Biomarkers May Indicate Malignant LV Hypertrophy Phenotype

Familiar biomarkers of cardiac injury may identify a previously unrecognized cohort of patients with left ventricular hypertrophy (LVH) as being at substantially elevated risk for progression to heart failure (HF) or cardiovascular death, according to a study published on Dec. 5 in the Journal of the American College of Cardiology.

An eight-year follow-up of 2,413 individuals in the Dallas Heart Study who did not have clinical HF, impaired LV ejection fraction or renal insufficiency, found that individuals with low levels of cardiac troponin T (cTnT) and elevated N-terminal pro-B-type natriuretic peptide (NT-proBNP) and LVH are at a fourfold greater risk of HF or cardiovascular death compared to those who were biomarker- and LVH-negative.

Specifically, results showed the cumulative incidence of HF or cardiovascular death in the LVH+ cTnT+ group was 20.6 percent vs. 1.1 percent for those who were LVH-cTnT-, 3.9 percent for LVH-cTnT+ and 5.8 percent for LVH+cTnT- (p<0.0001). For those who were LVH+NT-proBNP+, the cumulative incidence of HF or cardiovascular death was 20.2 percent vs. 1.5 percent for LVH- NT-proBNP-, 2.5 percent for LVH- NT-proBNP+ and 6.5 percent for LVH+ NT-proBNP-. While just 6 percent of the study population was LVH+ with cTnT+ and/or NT-proBNP+, this subgroup accounted for about 40 percent of all HF and cardiovascular deaths.

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Among individuals with LVH, any detectible level of cTnT was associated more than a fourfold increase in the risk of HF or cardiovascular death compared to individuals who were LVH+cTnT-. LVH and elevated NT-proBNP carried a similar elevated risk of HF or cardiovascular death. After multivariate analysis adjusting for age, gender, African-American race, diabetes, hypertension, cardiovascular disease, smoking, body mass index and other factors, LVH plus detectable cTnT or elevated NT-proBNP increased the risk of HF or cardiovascular death by 4.3 (p=0. 0005) and 4.5 (p=0.014) respectively.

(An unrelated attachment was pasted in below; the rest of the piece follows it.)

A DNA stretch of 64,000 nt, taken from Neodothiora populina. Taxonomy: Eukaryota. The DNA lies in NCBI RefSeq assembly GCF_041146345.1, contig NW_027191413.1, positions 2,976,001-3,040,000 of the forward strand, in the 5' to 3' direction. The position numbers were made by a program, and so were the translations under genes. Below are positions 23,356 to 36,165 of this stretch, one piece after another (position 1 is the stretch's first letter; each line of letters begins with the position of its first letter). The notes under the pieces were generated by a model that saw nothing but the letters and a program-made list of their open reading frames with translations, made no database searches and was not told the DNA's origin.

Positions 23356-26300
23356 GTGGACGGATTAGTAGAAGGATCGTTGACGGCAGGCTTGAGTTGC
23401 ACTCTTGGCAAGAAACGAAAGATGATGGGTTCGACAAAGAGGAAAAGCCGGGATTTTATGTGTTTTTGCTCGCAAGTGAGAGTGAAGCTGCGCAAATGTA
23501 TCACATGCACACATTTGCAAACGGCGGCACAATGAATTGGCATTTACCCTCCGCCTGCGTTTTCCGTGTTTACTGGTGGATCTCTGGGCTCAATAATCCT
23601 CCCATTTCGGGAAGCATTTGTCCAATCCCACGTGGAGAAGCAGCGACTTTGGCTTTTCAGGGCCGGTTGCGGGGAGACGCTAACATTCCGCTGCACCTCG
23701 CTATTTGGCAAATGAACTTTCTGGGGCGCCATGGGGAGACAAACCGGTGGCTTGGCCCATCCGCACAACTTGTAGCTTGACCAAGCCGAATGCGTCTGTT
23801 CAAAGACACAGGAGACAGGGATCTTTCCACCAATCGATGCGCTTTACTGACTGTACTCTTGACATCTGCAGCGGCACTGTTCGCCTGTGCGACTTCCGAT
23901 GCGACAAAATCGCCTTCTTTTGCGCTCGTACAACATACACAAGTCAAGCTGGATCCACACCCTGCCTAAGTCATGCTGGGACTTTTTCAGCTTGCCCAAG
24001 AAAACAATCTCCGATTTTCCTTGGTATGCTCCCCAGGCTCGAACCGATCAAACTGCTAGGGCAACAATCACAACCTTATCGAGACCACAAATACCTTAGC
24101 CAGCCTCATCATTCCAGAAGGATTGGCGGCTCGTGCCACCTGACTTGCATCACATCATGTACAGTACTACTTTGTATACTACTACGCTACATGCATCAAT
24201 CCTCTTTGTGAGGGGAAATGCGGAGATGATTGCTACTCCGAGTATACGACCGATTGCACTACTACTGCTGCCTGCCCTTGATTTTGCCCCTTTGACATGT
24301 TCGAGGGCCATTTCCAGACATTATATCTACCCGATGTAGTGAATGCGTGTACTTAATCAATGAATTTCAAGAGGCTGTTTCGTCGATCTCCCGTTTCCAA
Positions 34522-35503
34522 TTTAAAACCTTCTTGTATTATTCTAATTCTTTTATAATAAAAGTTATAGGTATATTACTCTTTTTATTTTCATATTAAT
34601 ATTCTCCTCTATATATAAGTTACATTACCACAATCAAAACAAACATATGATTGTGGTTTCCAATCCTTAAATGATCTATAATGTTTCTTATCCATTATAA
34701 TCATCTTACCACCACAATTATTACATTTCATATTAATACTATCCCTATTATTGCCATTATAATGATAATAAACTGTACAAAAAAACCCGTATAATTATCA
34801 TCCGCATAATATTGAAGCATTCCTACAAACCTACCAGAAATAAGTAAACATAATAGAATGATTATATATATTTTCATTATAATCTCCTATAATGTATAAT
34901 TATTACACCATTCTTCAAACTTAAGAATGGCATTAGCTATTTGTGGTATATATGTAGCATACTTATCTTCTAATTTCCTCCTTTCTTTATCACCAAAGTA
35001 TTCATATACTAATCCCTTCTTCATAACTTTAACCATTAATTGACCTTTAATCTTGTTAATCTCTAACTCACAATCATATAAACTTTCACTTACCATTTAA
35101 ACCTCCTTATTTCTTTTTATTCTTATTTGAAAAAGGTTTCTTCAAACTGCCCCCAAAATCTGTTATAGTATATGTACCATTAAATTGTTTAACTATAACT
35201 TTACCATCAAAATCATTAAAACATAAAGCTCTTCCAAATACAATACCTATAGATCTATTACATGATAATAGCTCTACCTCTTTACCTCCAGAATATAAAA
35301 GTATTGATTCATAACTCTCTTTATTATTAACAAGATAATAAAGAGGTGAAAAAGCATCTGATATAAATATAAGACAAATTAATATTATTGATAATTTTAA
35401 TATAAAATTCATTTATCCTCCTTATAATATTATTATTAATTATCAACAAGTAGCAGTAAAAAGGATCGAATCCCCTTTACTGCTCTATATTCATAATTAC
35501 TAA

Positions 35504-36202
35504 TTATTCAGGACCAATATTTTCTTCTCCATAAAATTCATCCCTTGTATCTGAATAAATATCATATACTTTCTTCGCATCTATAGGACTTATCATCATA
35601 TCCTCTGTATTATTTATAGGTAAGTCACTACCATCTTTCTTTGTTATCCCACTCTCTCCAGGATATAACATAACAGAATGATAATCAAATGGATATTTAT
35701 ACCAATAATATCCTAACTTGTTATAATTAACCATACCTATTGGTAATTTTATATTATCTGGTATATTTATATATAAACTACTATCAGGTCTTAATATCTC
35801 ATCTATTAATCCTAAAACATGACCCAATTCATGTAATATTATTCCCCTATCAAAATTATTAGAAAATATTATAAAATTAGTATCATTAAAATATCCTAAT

"Minimal elevations in biomarkers of subclinical cardiac injury and hemodynamic stress modify the association of LVH with adverse outcomes, identifying a malignant subphenotype of LVH with high risk for progression to HF and cardiovascular death,” said lead author Ian Neeland, MD, University of Texas Southwestern Medical Center, Dallas. "These findings suggest that circulating cTnT and NT-proBNP may identify a subpopulation of those with LVH in need of aggressive prevention and treatment to improve cardiovascular outcomes."

"Preliminary observations suggest that levels of both cTnT and NT-proBNP, as well as the subsequent risk for death and HF associated with elevations in these biomarkers may be modifiable," Dr. Neeland concluded. "Early identification and targeted treatments to modify this malignant phenotype represent an important clinical and research priority, with particular implications for African-American individuals."

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